[Linux-cluster] GFS Journal Size

Andrew A. Neuschwander andrew at ntsg.umt.edu
Fri Nov 6 15:37:09 UTC 2009

Steven Whitehouse wrote:
> Hi,
> On Thu, 2009-11-05 at 15:30 -0700, Andrew A. Neuschwander wrote:
>> Is there a good way to determine what size journals are needed on a gfs? Is there anyway to tell if 
>> a journal gets full? I have a vary large file system (20TB) shared by three hosts with 48GB RAM 
>> each. With the default journal size, applications would become unresponsive under heavy sequential 
>> writes. I increased the journal size to 1GB (from the default 128M) and this alleviated the problem.
>> Searching hasn't turned up any discussions on journal size.
>> Thanks,
>> -Andrew
> It depends a lot upon the workload, and also upon the hardware, so its
> tricky to give any hard and fast answers. We don't currently have any
> easy way to tell if the journal is getting full, although with the
> tracepoints built into upstream/fedora kernels it should be possible to
> get this information indirectly.
> Unless you have journaled data mode turned on, then only metadata will
> be journaled, so that it is the amount of metadata being modified that
> determines how quickly the journal fills up. Streaming writes will
> create a fair amount of metadata (assuming the files are not
> preallocated) in the form of indirect blocks.
> The journaled blocks are pinned in memory until they are written to the
> journal. This means that with a larger journal, you can potentially take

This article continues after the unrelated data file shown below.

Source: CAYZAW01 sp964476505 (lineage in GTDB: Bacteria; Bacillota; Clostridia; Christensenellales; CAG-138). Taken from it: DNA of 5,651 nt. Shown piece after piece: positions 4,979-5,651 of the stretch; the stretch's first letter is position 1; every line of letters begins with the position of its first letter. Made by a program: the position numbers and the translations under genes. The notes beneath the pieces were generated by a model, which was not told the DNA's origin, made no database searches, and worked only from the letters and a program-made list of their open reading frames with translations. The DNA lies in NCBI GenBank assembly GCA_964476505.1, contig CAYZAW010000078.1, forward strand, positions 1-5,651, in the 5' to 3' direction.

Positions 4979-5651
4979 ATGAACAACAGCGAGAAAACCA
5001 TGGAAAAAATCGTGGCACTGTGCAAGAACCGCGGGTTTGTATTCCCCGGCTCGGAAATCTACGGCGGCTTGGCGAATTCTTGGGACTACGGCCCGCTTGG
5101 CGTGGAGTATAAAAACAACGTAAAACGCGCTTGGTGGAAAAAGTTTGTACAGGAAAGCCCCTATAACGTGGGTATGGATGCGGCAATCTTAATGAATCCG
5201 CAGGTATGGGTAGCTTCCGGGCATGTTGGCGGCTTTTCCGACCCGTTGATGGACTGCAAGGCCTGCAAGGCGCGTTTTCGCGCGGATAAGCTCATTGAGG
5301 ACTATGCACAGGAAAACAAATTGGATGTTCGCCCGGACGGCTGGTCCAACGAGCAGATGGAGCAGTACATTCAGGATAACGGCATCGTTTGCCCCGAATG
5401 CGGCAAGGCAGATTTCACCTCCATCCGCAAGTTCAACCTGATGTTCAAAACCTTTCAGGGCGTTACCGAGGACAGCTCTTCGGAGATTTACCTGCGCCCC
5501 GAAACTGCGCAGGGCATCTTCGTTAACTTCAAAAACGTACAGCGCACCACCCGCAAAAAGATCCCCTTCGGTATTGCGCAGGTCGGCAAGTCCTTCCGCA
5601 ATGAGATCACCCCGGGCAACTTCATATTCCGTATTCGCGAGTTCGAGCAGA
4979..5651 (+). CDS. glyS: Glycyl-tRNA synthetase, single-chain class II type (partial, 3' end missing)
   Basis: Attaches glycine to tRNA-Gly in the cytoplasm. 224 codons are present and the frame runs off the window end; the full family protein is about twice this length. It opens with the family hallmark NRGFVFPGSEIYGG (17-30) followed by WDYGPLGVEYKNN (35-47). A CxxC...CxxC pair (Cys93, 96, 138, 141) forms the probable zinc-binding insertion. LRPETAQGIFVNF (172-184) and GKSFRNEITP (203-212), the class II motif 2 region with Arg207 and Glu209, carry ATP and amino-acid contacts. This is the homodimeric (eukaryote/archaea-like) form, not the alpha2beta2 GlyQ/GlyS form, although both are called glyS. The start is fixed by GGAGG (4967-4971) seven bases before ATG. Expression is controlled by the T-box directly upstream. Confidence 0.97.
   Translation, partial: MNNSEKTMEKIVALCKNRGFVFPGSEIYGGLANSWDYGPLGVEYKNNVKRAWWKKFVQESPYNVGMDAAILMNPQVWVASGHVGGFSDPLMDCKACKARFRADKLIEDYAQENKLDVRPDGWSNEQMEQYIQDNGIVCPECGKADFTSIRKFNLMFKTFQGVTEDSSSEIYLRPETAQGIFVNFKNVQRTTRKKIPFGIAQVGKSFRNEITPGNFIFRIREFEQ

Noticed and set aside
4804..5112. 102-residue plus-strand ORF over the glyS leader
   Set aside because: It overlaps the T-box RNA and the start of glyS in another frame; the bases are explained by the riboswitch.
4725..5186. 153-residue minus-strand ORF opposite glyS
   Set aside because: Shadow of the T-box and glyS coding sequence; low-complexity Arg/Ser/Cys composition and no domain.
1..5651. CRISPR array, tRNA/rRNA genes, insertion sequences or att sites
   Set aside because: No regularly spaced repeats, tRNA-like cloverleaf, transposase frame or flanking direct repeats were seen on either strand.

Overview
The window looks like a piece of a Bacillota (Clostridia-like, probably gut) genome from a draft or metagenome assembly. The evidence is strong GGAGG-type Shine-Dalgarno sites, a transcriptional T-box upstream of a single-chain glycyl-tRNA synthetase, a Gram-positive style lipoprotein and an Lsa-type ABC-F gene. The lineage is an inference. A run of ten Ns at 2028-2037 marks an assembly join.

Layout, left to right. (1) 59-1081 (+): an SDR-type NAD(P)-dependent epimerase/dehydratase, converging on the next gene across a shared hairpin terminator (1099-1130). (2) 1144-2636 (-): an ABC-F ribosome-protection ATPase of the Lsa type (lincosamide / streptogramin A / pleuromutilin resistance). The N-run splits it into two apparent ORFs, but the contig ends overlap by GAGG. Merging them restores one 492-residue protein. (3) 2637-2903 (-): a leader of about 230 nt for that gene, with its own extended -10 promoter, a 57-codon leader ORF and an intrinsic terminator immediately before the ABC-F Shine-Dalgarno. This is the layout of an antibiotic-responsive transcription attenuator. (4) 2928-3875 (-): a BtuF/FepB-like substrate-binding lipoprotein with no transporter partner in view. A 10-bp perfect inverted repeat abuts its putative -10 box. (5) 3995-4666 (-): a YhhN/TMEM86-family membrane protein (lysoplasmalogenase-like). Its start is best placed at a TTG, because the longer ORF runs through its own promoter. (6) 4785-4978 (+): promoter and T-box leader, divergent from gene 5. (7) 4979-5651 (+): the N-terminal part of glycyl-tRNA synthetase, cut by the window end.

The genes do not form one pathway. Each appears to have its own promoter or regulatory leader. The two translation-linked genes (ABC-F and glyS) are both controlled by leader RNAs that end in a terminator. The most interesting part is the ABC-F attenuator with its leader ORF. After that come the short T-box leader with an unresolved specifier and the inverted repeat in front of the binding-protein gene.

> up a lot of memory which would otherwise be used for the running of
> applications and/or caching data. As a result its not a good idea to
> have a journal that is too large a percentage of physical memory.
> There are actually two limits to consider wrt to journal size. The first
> is the number of blocks which can be put in the journal before the
> journal is flushed, and the second (probably what you are coming up
> against) is the requirement that all the journaled blocks must be
> written back "in place" before a segment of the journal can be freed. It
> is also possible to adjust the first of these items with the sysfs
> incore_log_blocks setting. I should warn you though that this particular
> setting is rather a crude way to make adjustments and at some future
> point we intend to replace that with a better method.
> Does that answer your question?
> Steve.
> --
> Linux-cluster mailing list
> Linux-cluster at redhat.com
> https://www.redhat.com/mailman/listinfo/linux-cluster


This is very good and helpful information. Thanks.


More information about the Linux-cluster mailing list